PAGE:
IOM’s assistance gave me hope that I could work as a midwife... that was always my dream
Mina (26) loved training as a midwife, but before she could receive her graduation certificate, her new husband persuaded her to sell everything to go to Iran for work, leaving behind her dreams. Once there, she found out that her husband was a drug addict – he would come home late at night and be physically abusive. When she tried to escape, he came after her. At one point, the abuse was so bad that she lost a pregnancy: “Because of his violence and threats, I lost my baby,” she says. She’d had enough. On the way to court in Tehran to file for divorce, Mina was arrested for not having legal documentation. She was deported to Afghanistan with nothing but what she was wearing, presenting with severe mental health distress and facing immediate protection risks at the border: “I could not come back to Afghanistan because my brothers said if I did, they would kill me [for leaving my husband]. I had decided [suicide] was the only option,” she says. IOM’s border team met Mina at Islam Qala border, listened to her story and provided her with overnight accommodation and transport costs to travel home safely.
When she arrived back to Kabul, IOM’s Protection caseworker assessed Mina’s situation immediately: She was alone, without a male companion or any money, and faced risks of social exclusion, and abuse (or worse) from her own family. With her brothers still threatening her and no means of supporting herself, IOM covered her rent for the immediate term so she could have a safe place to live near her sisters’ place, and she received cash assistance to meet her basic needs and finally obtain her midwifery certificate. . Mina then secured herself a voluntary job as a midwife in a public hospital: “I am trying to gain experience to become expert and find a good job with a good salary to stand on my own feet,” she says. “IOM’s assistance gave me hope for living again.”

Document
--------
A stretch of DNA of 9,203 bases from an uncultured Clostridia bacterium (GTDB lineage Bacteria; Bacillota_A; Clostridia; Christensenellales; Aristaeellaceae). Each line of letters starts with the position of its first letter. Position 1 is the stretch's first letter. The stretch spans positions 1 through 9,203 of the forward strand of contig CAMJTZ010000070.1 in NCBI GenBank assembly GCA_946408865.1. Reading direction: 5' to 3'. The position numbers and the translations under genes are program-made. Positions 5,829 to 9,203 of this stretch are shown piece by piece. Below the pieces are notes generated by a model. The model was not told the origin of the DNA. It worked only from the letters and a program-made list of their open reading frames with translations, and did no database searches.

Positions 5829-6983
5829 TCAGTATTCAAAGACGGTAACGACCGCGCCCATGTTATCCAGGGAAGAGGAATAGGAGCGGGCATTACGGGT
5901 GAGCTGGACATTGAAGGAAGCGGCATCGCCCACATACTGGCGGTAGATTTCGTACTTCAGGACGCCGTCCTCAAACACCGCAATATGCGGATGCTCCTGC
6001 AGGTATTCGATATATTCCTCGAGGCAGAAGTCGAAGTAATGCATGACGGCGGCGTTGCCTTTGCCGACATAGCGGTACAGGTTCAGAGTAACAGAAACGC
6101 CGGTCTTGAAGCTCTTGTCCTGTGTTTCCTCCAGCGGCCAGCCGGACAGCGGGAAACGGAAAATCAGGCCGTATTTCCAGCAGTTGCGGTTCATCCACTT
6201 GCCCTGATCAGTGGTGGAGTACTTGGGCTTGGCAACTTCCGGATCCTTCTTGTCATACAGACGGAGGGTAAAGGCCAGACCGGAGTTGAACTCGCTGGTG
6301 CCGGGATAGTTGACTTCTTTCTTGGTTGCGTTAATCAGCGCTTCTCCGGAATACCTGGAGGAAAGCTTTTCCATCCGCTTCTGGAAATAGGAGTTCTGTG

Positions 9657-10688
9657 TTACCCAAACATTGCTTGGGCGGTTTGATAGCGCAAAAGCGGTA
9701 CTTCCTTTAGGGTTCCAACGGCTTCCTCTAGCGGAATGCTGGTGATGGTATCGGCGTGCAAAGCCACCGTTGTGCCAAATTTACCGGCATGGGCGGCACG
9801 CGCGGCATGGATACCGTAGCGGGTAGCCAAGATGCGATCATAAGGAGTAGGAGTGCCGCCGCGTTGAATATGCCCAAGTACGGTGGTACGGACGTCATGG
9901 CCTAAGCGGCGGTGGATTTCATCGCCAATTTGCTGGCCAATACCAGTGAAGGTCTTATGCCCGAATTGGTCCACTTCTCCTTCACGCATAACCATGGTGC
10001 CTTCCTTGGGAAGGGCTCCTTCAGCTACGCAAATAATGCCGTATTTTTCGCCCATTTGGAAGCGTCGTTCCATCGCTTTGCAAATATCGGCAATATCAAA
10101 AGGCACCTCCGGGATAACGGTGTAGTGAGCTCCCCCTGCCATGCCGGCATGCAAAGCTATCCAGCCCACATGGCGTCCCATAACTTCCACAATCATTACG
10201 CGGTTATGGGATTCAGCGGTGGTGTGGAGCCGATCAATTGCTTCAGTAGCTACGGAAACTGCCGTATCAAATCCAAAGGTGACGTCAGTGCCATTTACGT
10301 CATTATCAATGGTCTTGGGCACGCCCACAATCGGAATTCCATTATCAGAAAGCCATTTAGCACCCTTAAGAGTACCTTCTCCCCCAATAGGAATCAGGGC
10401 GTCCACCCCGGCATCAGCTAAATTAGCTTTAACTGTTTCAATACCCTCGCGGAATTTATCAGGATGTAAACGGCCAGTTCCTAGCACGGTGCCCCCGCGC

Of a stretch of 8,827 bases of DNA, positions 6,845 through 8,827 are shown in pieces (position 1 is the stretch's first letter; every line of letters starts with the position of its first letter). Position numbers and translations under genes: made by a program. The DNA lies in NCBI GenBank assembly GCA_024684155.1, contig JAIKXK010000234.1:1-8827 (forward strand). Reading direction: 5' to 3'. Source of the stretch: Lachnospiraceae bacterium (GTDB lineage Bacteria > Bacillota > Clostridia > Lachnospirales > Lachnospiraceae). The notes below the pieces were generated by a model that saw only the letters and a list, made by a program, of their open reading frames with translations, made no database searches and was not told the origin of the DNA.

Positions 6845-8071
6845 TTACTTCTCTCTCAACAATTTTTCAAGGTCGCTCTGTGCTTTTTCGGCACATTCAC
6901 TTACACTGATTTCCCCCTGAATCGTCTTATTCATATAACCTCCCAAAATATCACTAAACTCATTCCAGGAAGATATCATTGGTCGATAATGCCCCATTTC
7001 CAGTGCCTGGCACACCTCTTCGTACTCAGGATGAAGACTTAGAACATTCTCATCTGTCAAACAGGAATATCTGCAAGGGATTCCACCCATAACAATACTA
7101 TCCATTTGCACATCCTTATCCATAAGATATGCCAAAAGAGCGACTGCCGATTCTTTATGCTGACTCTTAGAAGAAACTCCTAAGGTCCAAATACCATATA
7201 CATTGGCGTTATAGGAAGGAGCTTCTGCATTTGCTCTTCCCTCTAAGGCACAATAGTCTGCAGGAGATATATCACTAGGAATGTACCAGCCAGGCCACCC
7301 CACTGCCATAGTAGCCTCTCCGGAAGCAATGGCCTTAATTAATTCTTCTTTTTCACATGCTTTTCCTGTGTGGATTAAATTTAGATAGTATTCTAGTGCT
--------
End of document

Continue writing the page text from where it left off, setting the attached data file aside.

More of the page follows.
5 May is International Day of the Midwife. Afghanistan has one of the highest maternal mortality rates in the world, and women are routinely excluded from accessing healthcare. Increased availability of trained midwives has already made a vital contribution to reducing unnecessary deaths in the past decade, but the challenge remains with an uncertain future ahead. For further information, visit: https://www.unfpa.org/events/international-day-midwife